The Lord Of The Rings: The Fellowship Of The Ring [Blu-ray]  [Region Free]
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Part one of the fantasy trilogy by J.R.R. Tolkien. Frodo (Elijah Wood) is a hobbit living in the Shire, a quiet, peaceful part of Middle Earth. When it turns out that his elderly relative Bilbo (Ian Holm) is harbouring the ultimate Ring of Power and the evil Nazgul riders of Sauron are coming to find it, Frodo is entrusted by wizard Gandalf (Ian McKellen) to deliver the Ring out of the Shire without it falling into their hands. Frodo leaves the Shire aided by his cousins Merry (Dominic Monaghan), Pippin (Billy Boyd) and trusty friend Sam Gamgee (Sean Astin), but they soon realise that the agents of Mordor are everywhere and that their trip is far from over. Once they reach the Elvish realm of Rivendell the Hobbits form part of the anti-Sauron fellowship, which includes Aragorn (Viggo Mortensen), Boromir (Sean Bean), Legolas Greenleaf (Orlando Bloom), Gimli the dwarf and of course Gandalf. Together they must battle across Middle Earth to destroy the Ring by casting it into the Cracks of Doom, the fiery chasm in the centre of Mordor.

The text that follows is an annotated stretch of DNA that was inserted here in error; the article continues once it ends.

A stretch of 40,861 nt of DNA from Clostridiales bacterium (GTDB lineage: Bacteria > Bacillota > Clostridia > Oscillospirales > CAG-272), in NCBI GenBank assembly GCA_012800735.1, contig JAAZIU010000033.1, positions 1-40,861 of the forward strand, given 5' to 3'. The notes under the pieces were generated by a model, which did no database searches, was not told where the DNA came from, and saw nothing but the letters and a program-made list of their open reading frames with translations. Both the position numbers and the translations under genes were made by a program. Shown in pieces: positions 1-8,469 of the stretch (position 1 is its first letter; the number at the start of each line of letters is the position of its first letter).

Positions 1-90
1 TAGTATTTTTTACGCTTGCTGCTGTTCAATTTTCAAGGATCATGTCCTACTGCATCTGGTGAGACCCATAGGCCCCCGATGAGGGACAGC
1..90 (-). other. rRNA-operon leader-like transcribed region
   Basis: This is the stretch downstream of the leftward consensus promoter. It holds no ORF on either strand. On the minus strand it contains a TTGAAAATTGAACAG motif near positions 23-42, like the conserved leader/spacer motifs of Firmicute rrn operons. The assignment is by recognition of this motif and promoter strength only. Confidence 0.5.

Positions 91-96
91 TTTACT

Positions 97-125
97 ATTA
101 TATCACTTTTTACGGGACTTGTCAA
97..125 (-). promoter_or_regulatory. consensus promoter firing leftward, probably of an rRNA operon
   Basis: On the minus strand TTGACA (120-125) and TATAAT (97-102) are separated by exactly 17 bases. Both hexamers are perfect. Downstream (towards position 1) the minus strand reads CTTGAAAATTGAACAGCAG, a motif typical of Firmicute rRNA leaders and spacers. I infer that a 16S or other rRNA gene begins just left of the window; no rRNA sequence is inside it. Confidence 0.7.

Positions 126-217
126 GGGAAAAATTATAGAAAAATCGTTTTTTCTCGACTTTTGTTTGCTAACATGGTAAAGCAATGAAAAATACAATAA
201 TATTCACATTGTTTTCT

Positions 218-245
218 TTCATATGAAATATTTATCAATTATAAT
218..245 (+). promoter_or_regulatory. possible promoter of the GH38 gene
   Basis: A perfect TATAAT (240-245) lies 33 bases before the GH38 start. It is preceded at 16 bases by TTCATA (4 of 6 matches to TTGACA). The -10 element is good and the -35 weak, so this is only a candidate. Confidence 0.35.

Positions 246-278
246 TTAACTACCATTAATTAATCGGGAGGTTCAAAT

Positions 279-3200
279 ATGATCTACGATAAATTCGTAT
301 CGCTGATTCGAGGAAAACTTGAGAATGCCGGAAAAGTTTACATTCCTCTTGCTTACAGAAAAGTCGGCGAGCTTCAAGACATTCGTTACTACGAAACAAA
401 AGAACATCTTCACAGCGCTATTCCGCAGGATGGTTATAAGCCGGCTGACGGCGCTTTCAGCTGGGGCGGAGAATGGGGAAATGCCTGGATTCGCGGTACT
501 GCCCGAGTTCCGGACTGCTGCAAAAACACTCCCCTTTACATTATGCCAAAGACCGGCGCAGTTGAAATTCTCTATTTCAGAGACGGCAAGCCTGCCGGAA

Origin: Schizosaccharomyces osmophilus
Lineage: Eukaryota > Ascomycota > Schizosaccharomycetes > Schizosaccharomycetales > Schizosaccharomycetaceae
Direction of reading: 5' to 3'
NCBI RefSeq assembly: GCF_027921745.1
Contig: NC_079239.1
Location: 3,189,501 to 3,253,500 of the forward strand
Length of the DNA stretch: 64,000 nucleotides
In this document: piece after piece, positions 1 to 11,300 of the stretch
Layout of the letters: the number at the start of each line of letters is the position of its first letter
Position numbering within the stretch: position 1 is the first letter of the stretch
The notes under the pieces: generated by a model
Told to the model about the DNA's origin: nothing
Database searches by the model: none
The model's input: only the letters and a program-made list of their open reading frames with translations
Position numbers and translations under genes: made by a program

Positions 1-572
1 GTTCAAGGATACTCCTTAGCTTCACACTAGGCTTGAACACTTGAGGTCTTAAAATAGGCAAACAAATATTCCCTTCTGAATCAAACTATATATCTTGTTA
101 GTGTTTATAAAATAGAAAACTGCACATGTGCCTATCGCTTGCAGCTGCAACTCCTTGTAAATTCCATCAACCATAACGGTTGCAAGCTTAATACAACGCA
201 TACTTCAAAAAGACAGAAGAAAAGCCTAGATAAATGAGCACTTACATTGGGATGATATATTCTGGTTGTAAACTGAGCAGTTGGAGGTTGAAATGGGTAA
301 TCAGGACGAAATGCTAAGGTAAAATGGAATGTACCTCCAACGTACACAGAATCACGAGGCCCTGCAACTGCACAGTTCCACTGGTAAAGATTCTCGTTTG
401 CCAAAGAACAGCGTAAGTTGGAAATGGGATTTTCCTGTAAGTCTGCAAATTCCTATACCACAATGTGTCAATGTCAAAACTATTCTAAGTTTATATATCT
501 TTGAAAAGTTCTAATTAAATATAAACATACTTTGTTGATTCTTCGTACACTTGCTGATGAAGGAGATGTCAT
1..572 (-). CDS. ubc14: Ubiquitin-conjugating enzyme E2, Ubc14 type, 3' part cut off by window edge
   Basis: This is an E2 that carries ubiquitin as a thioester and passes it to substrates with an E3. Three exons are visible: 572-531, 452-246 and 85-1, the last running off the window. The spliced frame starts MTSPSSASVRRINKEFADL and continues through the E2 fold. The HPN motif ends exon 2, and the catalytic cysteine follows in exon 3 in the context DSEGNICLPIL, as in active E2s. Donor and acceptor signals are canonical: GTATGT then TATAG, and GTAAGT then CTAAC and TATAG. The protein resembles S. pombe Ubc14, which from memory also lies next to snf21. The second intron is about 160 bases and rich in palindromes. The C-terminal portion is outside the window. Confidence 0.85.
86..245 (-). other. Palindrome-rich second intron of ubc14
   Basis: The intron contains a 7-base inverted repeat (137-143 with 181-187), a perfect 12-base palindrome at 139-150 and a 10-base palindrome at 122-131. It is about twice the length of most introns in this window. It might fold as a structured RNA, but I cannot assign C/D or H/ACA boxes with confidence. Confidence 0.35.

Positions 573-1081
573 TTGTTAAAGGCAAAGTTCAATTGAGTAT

• Welcome to Middle-Earth: Houghton Mifflin In-Store Special
• Quest for the Ring: Fox TV Special
• A Passage to Middle-Earth: Sci-Fi Channel Special
• Finding Hobbiton
• Hobbiton Comes Alive
• Believing the World of Bree
• Ringwraiths: The Fallen Kings
• Rivendell: The Elven Refuge
• Languages of Middle-Earth
• Two Wizards
• Music of Middle-Earth
• Elijah Wood
• Viggo Mortensen